Definitions

from The American Heritage® Dictionary of the English Language, 4th Edition

  • n. The object toward which one strives or for which something exists; an aim or a goal: "And ever those, who would enjoyment gain/Must find it in the purpose they pursue” ( Sarah Josepha Hale).
  • n. A result or effect that is intended or desired; an intention. See Synonyms at intention.
  • n. Determination; resolution: He was a man of purpose.
  • n. The matter at hand; the point at issue.
  • transitive v. To intend or resolve to perform or accomplish.
  • idiom on purpose Intentionally; deliberately.
  • idiom to good purpose With good results.
  • idiom little With few or no results.

from Wiktionary, Creative Commons Attribution/Share-Alike License

  • n. An object to be reached; a target; an aim; a goal.
  • n. A result that is desired; an intention.
  • n. The act of intending to do something; resolution; determination.
  • n. The subject of discourse; the point at issue.
  • n. The reason for which something is done, or the reason it is done in a particular way.
  • v. Have set as one's purpose; resolve to accomplish; intend; plan.
  • v. (passive) Designed for some purpose.
  • v. To have a purpose or intention; to discourse.

from the GNU version of the Collaborative International Dictionary of English

  • n. That which a person sets before himself as an object to be reached or accomplished; the end or aim to which the view is directed in any plan, measure, or exertion; view; aim; design; intention; plan.
  • n. Proposal to another; discourse.
  • n. Instance; example.
  • intransitive v. To have a purpose or intention; to discourse.
  • transitive v. To set forth; to bring forward.
  • transitive v. To propose, as an aim, to one's self; to determine upon, as some end or object to be accomplished; to intend; to design; to resolve; -- often followed by an infinitive or dependent clause.

from The Century Dictionary and Cyclopedia

  • To propose; intend; design; mean: generally with an infinitive.
  • To resolve; determine, or determine on.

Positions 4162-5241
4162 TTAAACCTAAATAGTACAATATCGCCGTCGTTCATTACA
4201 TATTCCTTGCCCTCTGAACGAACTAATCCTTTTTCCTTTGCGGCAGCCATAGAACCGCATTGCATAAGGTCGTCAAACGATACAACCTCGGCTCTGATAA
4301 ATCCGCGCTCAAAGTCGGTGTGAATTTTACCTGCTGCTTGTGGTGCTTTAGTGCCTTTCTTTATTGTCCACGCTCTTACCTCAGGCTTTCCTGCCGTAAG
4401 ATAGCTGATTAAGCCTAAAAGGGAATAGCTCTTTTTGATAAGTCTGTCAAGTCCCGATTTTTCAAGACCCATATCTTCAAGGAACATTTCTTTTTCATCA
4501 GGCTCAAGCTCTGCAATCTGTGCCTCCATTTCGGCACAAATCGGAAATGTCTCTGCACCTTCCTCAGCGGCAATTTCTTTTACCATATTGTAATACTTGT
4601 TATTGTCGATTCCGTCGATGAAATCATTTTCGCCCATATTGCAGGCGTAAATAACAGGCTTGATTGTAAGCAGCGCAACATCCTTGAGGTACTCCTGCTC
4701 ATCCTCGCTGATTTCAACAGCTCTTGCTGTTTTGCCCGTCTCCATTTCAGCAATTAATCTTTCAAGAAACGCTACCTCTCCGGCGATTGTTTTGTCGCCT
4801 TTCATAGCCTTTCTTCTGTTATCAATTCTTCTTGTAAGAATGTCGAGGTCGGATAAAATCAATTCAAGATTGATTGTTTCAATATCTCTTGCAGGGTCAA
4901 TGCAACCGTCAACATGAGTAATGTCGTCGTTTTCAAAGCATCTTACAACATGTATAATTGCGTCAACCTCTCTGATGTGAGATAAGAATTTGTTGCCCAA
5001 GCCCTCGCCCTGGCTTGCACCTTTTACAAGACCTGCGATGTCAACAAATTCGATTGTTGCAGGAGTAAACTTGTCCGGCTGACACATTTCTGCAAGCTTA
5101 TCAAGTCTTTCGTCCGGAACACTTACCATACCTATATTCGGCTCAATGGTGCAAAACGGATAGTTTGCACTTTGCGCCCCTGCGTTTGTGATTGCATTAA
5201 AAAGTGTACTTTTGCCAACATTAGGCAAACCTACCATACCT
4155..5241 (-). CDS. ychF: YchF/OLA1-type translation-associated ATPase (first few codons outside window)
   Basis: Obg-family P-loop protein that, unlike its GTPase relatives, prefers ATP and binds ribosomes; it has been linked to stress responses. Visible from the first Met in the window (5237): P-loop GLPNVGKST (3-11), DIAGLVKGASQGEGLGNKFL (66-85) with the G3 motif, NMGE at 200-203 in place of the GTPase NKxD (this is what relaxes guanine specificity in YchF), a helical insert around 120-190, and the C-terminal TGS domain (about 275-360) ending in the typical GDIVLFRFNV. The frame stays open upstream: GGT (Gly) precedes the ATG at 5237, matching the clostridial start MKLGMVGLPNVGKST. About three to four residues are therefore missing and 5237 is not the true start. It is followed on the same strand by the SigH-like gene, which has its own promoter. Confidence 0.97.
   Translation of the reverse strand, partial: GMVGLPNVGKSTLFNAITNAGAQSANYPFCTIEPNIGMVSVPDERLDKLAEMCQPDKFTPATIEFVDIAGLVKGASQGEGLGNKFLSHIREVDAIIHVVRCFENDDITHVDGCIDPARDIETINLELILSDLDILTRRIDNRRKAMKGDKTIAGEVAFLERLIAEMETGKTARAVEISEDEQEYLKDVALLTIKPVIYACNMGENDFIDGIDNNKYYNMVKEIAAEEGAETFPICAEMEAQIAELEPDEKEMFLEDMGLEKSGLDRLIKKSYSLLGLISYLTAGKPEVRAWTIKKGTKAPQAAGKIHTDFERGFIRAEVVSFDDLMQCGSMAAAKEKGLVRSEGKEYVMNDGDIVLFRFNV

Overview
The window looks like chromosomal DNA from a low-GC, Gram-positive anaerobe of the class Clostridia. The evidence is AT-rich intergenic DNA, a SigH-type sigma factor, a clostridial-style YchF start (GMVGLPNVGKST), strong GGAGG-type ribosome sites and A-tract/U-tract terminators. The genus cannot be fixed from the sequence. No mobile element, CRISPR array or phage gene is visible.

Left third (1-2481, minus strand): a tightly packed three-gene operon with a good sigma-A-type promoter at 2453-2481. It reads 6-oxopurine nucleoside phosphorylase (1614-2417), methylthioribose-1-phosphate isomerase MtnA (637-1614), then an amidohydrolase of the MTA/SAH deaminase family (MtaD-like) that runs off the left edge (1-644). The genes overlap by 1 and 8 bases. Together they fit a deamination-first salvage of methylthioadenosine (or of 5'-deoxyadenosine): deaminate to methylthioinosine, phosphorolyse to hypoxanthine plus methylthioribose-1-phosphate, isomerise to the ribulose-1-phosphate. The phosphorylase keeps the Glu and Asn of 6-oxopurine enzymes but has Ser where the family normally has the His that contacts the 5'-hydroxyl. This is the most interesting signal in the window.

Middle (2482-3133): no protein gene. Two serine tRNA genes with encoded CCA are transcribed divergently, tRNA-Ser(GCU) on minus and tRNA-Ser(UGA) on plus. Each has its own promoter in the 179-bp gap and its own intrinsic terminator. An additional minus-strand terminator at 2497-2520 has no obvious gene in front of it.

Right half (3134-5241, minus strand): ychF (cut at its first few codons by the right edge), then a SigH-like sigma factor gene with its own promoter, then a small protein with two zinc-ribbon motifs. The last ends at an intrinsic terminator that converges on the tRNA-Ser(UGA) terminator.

• Synonyms To mean, meditate.
  • To have intention or design; intend; mean.
  • To discourse.
  • n. A thing proposed or intended; an object to be kept in view or subserved in any operation or course of action; end proposed; aim.
  • n. Proposition; proposal; point to be considered or acted upon.
  • n. Hence Intended or desired effect; practical advantage or result; use; subject or matter in hand; question at issue: as, to speak to the purpose.
  • n. Intention; design; resolve; resolution; determination.
  • n. Import; meaning: purport; intent.
  • n. Discourse; conversation.
  • n. Instance; example.
  • n. plural A sort of conversational game. Compare cross-purpose, 2.
  • n. A dance resembling a cotillion, a characteristic feature of which was the introduction of confidential or coquettish conversation.
  • n. In biology, the result which a structure tends to secure, without any reference to an intelligent agent.

from WordNet 3.0 Copyright 2006 by Princeton University. All rights reserved.

  • n. an anticipated outcome that is intended or that guides your planned actions
  • v. propose or intend
  • v. reach a decision
  • n. what something is used for
  • n. the quality of being determined to do or achieve something; firmness of purpose

Etymologies

Middle English purpos, from Anglo-Norman, from purposer, to intend : pur-, forth (from Latin prō-; see pro-1) + poser, to put; see pose1.
(American Heritage® Dictionary of the English Language, Fourth Edition)
From Middle English purpos, from Old French purposer ("to propose"), from Latin prō ("forth") + pausāre, present active infinitive of pausō ("halt, cease, pause"). (Wiktionary)
From Middle English purposen, from Old French purposer ("to propose") (Wiktionary)

Examples

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Comments

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  • the point of ones life. a reason one gives for being and continuing in this life. if there is no purpose or meaning than what is the point of life. is it necessary to have purpose in order to want to stay alive?

    May 3, 2011

  • There's something strange and troubling about this word. In modern usage, "purpose" is a noun, and yet it take affixes as if it were some other part of speech.

    Example 1: "Purposely". The suffix "-ly" is supposed to take an adjective and turn it into an adverb. But "purpose" is not an adjective.

    Example 2: "Repurpose". The prefix "re-" is supposed to take a verb and turn it into another verb. But "purpose" is not a verb.

    This is really creepy. "Purpose" is some kind of uncanny monster. I'm getting the cold shivers just thinking about it.

    June 21, 2009